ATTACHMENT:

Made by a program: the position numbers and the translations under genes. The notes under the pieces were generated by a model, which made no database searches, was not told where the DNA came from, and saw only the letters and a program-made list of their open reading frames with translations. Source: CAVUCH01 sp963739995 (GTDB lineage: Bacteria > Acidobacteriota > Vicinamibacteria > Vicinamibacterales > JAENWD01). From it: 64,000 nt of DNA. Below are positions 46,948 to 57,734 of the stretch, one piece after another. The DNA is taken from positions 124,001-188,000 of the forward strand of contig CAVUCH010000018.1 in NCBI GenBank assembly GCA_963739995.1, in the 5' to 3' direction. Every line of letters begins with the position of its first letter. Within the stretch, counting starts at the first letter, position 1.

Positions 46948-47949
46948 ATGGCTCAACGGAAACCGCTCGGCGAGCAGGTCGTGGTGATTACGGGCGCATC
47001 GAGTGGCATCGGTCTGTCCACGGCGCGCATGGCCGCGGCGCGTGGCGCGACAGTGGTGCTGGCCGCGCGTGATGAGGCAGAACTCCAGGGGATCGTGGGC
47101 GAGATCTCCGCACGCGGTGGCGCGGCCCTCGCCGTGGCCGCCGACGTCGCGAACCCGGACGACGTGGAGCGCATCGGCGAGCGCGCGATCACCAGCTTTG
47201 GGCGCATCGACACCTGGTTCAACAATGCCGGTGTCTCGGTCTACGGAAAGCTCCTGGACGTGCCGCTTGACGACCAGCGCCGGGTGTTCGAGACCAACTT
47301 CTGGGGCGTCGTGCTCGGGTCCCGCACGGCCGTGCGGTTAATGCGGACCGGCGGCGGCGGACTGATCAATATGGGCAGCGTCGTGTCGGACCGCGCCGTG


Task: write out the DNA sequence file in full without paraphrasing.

Made by a program: the position numbers and the translations under genes. The notes under the pieces were generated by a model, which made no database searches, was not told where the DNA came from, and saw only the letters and a program-made list of their open reading frames with translations. Source: CAVUCH01 sp963739995 (GTDB lineage: Bacteria > Acidobacteriota > Vicinamibacteria > Vicinamibacterales > JAENWD01). From it: 64,000 nt of DNA. Below are positions 46,948 to 57,734 of the stretch, one piece after another. The DNA is taken from positions 124,001-188,000 of the forward strand of contig CAVUCH010000018.1 in NCBI GenBank assembly GCA_963739995.1, in the 5' to 3' direction. Every line of letters begins with the position of its first letter. Within the stretch, counting starts at the first letter, position 1.

Positions 46948-47949
46948 ATGGCTCAACGGAAACCGCTCGGCGAGCAGGTCGTGGTGATTACGGGCGCATC
47001 GAGTGGCATCGGTCTGTCCACGGCGCGCATGGCCGCGGCGCGTGGCGCGACAGTGGTGCTGGCCGCGCGTGATGAGGCAGAACTCCAGGGGATCGTGGGC
47101 GAGATCTCCGCACGCGGTGGCGCGGCCCTCGCCGTGGCCGCCGACGTCGCGAACCCGGACGACGTGGAGCGCATCGGCGAGCGCGCGATCACCAGCTTTG
47201 GGCGCATCGACACCTGGTTCAACAATGCCGGTGTCTCGGTCTACGGAAAGCTCCTGGACGTGCCGCTTGACGACCAGCGCCGGGTGTTCGAGACCAACTT
47301 CTGGGGCGTCGTGCTCGGGTCCCGCACGGCCGTGCGGTTAATGCGGACCGGCGGCGGCGGACTGATCAATATGGGCAGCGTCGTGTCGGACCGCGCCGTG